As any historian will tell you, the historiography of the approach to this War, the War itself, and then the War’s conclusion is immense – Clark points out that twenty years ago there were already 25,000 books and articles on the War. The historical examination splits into two large camps. The first camp is an effort by many experts and researchers to chronicle the approach to war and the explanation for its outbreak in early August 1914. The second camp, and related to the first, is the study of responsibility for the war’s outbreak. Particularly because the victors “fingered” Germany for its responsibility – the ‘war guilt clause’ in the Versailles Treaty – all governments following the War’s conclusion put out volumes and volumes of diplomatic documents – ofter selectively – determined to show that they were not responsible for the War and the carnage that followed the War’s commencement. Thus saying something new 100 years later is difficult indeed. Furthermore, to draw lessons that are appropriate in a vastly altered international system 100 years later is a quite delicate task.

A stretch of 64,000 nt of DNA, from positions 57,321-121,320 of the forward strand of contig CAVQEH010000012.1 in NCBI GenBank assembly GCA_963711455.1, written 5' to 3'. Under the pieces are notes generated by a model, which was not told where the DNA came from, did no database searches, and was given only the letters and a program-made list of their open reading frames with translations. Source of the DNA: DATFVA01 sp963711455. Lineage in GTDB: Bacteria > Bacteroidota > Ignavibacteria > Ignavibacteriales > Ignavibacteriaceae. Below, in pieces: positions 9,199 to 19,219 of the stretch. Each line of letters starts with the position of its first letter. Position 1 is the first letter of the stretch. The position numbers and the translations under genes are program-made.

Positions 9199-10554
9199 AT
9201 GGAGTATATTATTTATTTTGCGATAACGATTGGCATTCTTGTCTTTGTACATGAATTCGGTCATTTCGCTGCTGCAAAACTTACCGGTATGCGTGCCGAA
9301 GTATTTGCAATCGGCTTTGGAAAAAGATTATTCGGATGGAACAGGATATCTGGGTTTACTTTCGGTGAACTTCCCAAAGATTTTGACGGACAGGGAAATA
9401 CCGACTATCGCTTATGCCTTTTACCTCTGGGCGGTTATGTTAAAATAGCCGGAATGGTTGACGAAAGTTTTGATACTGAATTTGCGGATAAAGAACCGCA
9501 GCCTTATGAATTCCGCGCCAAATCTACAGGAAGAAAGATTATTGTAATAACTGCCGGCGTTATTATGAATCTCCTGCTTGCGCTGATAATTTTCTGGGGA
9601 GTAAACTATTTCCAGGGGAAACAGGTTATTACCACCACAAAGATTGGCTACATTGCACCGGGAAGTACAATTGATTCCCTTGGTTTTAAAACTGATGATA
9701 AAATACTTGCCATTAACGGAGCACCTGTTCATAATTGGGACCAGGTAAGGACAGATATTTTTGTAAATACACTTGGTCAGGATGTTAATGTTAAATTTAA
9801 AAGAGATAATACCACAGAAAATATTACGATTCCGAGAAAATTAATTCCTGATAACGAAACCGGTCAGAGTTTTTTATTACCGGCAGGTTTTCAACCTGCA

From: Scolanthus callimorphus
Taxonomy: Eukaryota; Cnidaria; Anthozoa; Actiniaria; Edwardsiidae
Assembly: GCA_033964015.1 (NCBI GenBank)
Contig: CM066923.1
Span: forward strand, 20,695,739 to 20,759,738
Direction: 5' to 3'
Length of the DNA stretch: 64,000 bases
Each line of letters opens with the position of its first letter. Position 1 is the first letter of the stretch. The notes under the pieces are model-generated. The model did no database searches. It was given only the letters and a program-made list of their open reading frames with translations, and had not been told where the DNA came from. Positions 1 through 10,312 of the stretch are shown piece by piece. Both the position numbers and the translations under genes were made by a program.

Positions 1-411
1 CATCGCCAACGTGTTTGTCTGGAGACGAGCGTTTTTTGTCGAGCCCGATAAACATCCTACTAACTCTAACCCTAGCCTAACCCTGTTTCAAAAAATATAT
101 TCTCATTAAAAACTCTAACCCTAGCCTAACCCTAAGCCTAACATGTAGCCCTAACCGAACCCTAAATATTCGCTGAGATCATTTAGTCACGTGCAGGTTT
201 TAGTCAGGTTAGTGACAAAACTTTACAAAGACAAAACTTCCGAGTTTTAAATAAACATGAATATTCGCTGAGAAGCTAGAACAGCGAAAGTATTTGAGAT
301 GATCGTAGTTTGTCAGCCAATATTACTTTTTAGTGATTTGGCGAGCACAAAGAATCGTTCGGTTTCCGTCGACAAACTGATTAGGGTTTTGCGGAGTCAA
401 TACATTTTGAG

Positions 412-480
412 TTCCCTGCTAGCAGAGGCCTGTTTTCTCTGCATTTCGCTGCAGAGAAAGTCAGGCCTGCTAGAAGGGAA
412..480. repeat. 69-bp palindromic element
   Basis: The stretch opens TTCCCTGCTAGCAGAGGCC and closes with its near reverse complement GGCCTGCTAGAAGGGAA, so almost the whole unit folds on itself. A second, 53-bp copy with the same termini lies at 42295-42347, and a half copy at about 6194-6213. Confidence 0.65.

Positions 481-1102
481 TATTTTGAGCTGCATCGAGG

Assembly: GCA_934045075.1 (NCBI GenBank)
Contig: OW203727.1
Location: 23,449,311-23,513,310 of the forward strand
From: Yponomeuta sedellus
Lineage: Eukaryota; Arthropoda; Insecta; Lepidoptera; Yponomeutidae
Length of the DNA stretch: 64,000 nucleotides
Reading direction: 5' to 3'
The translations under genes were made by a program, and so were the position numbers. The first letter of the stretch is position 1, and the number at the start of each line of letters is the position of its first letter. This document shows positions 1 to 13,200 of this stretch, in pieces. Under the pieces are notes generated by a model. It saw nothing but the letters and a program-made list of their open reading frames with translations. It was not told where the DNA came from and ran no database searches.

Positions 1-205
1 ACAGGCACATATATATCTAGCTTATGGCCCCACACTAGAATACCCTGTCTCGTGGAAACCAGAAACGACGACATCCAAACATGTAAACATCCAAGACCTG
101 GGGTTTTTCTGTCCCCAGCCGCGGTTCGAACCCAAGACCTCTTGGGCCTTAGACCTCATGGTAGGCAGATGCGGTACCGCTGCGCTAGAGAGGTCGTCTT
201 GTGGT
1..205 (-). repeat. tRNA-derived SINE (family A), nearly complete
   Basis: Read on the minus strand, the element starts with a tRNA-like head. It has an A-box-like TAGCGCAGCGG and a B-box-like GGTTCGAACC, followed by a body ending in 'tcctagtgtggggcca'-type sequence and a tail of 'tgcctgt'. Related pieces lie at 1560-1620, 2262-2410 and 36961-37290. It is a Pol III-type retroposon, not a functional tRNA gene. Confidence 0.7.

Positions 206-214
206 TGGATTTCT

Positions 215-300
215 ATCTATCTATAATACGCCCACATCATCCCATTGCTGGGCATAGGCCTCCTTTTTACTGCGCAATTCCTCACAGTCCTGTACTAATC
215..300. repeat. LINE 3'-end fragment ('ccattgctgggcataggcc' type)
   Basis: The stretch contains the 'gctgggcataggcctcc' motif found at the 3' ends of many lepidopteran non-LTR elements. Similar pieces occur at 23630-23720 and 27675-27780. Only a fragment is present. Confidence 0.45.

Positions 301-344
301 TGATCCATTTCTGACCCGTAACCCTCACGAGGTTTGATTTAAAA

As Margaret Macmillan suggests, in her The Brookings Essay, “The Rhyme of History: Lessons of the Great War”, the war continues to haunt us. In part this is so because notwithstanding we are 100 years on “we still cannot agree why it happened.” And for MacMillan the urgency of better understanding the war is as apt today as it has been for the last 100 years:
The one-hundredth anniversary should make us reflect anew on our vulnerability to human error, sudden catastrophes, and sheer accident. So we have good reason to glance over our shoulders even as we look ahead.